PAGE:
There doesn’t seem to be any historic railway network diagrams for Oslo, at least that I know of.
The maps I’ve found are beautiful, but with railways drawn upon them, not network diagrams as such.
Photo of this Oslo Museum map from 1901: Lars Roede.
I did find this diagram on the back of a map from 1958.
From City of Oslo Archives.
I also found this animated diagram, from the information film T-banen i Oslo sentrum, directed by Åsmund Revold in 1972.
This sign is pretty nice. Heavy tight type on dark bakground, coloured lines with coloured departure indicators on the clock. The S from Sentrum station stylised as a station circle. Modern.
We can see from the masked yellow line that this is between the inauguration of the station in 1977 and the extension of the line in 1978.
Still more of a strip map than a network diagram.
Photo by Leif Ørnelund, from Oslo Museum.
My interest is with the metro, so I won’t focus on the tram lines. Their histories are nevertheless closely linked.
In 1875 the first tram lines were opened. They were rail trolleys powered by horses.
In 1894 the first electrified tramways started operating.
In 1898 the first metro line was opened. It is to date still our line 1.
By 1930 metro line 1 had been extended to its terminus in the North.
Metro line 2 was opened.
Tram lines were also extended.
In the centre they function as city transit with tracks on roads with other traffic.
In the suburbs they function as light suburban rail with tracks mostly independent from the roads.
By 1937 metro line 2 was extended and metro line 3 was opened.
Tram lines were extended and connected; you could now ride the same carriage from East to West.
Now please hang along.
In the West a new track is opened. It links the existing tramway to metro line 2.
The tram and metro use the same gauge and are thus able to share tracks and stations. In fact they still do.
From 1942 the metro runs the entire new line, and the tram terminates at Jar, their first (and so far only) common station.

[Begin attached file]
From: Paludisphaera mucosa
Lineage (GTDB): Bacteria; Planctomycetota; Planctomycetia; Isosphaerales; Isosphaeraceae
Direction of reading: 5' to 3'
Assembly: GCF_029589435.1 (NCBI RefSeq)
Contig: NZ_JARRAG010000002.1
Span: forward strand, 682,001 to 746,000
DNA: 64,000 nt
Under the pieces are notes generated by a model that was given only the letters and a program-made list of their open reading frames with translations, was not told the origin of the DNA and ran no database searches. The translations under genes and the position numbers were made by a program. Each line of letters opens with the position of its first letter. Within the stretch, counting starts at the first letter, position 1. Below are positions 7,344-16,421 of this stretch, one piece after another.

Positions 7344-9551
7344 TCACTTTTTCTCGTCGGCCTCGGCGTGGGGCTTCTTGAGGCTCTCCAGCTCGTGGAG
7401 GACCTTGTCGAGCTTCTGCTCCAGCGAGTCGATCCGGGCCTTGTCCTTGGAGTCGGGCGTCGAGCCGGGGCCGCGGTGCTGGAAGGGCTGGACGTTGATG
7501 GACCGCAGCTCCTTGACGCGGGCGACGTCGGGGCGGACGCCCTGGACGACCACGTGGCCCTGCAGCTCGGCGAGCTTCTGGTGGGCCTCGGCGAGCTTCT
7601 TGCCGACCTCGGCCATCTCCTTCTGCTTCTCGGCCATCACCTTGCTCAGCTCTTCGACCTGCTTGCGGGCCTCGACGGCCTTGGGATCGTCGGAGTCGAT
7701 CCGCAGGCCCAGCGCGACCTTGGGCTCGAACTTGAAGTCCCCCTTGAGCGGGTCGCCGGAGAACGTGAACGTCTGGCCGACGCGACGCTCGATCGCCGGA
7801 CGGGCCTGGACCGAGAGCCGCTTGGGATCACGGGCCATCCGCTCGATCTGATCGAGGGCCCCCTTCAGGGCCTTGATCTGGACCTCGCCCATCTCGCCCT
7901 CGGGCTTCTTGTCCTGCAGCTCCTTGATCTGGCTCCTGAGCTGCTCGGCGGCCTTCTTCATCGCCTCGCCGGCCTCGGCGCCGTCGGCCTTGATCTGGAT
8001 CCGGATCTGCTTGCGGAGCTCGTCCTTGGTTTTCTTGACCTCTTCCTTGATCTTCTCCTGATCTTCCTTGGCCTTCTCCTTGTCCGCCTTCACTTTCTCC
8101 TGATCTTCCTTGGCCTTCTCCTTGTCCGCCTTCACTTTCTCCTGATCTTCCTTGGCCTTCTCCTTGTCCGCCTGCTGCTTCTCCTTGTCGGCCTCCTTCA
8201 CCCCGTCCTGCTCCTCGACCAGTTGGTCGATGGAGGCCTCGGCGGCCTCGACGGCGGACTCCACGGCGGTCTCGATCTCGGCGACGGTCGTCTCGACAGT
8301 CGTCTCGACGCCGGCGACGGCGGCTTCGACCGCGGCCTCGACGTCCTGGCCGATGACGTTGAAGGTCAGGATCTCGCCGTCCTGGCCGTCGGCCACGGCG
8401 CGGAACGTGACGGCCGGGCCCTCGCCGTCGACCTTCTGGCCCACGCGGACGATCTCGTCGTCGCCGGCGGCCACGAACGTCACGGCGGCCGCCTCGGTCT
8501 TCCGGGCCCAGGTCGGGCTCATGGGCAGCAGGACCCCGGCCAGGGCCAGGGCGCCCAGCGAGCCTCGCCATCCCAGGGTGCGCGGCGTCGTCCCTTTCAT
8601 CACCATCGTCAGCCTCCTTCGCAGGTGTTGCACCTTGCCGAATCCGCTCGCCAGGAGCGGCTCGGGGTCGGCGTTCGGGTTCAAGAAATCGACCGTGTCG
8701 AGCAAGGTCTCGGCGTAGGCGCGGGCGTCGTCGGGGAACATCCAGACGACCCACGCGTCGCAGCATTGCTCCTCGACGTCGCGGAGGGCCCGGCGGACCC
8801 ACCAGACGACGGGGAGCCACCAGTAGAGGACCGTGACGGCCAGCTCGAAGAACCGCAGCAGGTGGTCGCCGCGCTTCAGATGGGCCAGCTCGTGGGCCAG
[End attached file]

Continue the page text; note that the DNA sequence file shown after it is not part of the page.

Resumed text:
Aerial photo from 1956:
– Tram terminus balloon on the left.
– Jar station with elongated platform
– Interconnection along the road.
– Øraker tram stop on the right.
By 1959 metro line 2 was further extended westward, and tram lines eastward.
The eastern tram lines were built as suburban lines, but so far operated by trams.
Massive changes from 1966.
The brand new northwestern line opens and the southeastern line is now operated by metros.
They converge into a new tunnel leading towards the centre, where new stations are opened.
Oslo now has two central metro termini; the National Theatre in the West, and the East Central Station in the East, some 1000 meters apart.
By 1977 all eastern lines were operated by metros. Trams were from then on more city-centric.
New southeastern and northeastern axes are being built.
The new Sentrum station becomes the terminus for all eastern lines.
In 1987 Sentrum is renamed Stortinget and becomes the common terminus for both eastern and western lines. There was no through traffic yet. Western lines ended in a bumper stop and eastern lines ballooned below and around these. There are still four platforms there today.
In 1992 Stortinget opened for through traffic.
By 1999 metro lines 2 and 3 were upgraded (some stations were closed) and all outbranching lines had reached the termini we know today.
The ring loop is opened in several stages between 2003 and 2006.
From 2016 a tunnel branches out and connects the ring loop to the norteastern line.
A new line is currently being built towards the densely populated peninsula of Snarøya.
The opening is scheduled for 2027.
A new tunnel through the centre is planned.
It may look ridiculous, but it makes sense; a vast majority of trips is towards the city centre between Majorstuen and Grønland. All lines currently share the same tracks through the main central tunnel.
This will make Stortinget the symmetrical centre of the network. Maybe theyl’ll make use of the extra platforms and rename it Sentrum?
The new side track tunnels would decongest the shared tunnel and allow for increased traveller capacity.
I hope I’ll live to see it 🙂
Trivia for the geeks: tram line 13 and metro line 3 still enjoy a fusion in the West.
They still connect just East of Jar station, which they share on an elongated platform to fit both carriage heights.
Then carrying on westward, the metro stops at Ringstabekk while the tram doesn’t.
At the tram terminus of Bekkestua the platform forms a buffer stop for the tram and a centre platform for the metro.